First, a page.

In promoting the sanctity of human life, the Qur'an-e Shariff says that good health, like knowledge, is a divine gift. The family unit nurtures the lives of its members, assisting them in their physical and spiritual endeavours. The wellbeing of individuals, in-turn, contributes to the overall health of the family, and that of society at large.
This week, Ismailis and other Muslims mark Yawm‐e Ali, which commemorates the birthday of Hazrat Ali. The cousin and son-in-law of Prophet Muhammad (peace be upon him and his family), Hazrat Ali is recognised as the most important spiritual and intellectual authority in Islam after the Holy Prophet, who, in accordance with the Shia tradition of Islam, designated him under Divine Command, as the first in the line of hereditary Imams from the Prophet’s own progeny.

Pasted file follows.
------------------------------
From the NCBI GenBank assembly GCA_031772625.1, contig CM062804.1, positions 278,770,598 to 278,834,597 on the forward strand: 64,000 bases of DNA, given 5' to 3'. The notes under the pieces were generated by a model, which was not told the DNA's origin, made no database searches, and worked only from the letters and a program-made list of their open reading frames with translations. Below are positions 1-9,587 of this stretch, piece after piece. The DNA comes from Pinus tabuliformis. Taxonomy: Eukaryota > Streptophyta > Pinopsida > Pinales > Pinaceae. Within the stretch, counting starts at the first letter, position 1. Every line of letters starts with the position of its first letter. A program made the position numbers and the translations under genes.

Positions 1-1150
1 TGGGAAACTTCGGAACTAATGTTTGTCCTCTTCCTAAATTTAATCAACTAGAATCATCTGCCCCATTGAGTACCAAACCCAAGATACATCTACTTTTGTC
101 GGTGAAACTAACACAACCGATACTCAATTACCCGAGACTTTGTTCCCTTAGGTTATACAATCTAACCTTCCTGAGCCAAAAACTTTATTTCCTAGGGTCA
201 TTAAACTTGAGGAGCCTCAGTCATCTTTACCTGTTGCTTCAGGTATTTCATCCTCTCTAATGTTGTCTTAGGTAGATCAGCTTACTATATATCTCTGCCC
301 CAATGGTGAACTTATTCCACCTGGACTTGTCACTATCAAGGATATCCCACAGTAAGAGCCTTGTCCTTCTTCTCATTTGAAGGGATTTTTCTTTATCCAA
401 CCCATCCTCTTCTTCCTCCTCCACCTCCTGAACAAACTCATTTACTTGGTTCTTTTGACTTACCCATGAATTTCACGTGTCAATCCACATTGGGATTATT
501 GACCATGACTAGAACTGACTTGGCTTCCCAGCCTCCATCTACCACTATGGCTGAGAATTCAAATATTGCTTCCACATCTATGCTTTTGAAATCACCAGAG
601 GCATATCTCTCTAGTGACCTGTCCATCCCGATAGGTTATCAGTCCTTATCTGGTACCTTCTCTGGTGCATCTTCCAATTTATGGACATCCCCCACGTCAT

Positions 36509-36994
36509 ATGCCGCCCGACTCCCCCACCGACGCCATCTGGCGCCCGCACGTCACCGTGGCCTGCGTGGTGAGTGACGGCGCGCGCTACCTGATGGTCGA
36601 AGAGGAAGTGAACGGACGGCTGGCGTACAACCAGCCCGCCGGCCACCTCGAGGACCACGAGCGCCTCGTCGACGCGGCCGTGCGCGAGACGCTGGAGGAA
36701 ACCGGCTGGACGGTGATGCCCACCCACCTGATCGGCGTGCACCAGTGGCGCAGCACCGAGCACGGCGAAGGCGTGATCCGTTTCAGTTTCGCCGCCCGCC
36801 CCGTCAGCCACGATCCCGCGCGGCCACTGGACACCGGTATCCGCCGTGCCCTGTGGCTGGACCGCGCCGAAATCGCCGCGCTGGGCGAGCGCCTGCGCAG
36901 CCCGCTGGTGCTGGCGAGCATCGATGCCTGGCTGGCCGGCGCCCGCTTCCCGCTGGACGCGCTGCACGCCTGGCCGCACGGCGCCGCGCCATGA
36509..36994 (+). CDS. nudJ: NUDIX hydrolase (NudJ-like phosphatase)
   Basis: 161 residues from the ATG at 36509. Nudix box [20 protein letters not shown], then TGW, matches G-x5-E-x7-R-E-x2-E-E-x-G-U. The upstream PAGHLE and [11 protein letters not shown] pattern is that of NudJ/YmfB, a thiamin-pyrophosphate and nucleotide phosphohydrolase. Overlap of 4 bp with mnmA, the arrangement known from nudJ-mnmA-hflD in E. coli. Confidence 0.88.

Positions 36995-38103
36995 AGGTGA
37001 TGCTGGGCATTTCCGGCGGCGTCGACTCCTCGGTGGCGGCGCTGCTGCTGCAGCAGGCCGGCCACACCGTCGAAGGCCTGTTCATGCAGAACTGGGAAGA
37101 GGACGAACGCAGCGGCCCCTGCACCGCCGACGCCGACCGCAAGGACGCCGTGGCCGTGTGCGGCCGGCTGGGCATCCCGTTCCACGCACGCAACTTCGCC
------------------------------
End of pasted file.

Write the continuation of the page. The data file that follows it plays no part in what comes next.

Sayed Ali Abbas Razawi gave a lecture commemorating Yawm-e-Ali, the birthday of Hazrat Ali, at the Ismaili Centre, Toronto on Saturday, 1 April 2017.
The University of Central Asia's Shamsh Kassim-Lakha discusses economic opportunities and quality of life issues prevalent among high mountain populations in the region on 20 May 2016 at the Ismaili Centre, London.
The 2010 Yawm-e Ali Lecture at the Ismaili Centre, London was delivered on 14 July by Dr Reza Shah-Kazemi, Reasearch Fellow at The Institute of Ismaili Studies in London. In his lecture titled Imam Ali and the Power of Compassion, Dr Shah-Kazemi explored the role played by Rahma – divine compassion – in the teachings of Hazrat Ali.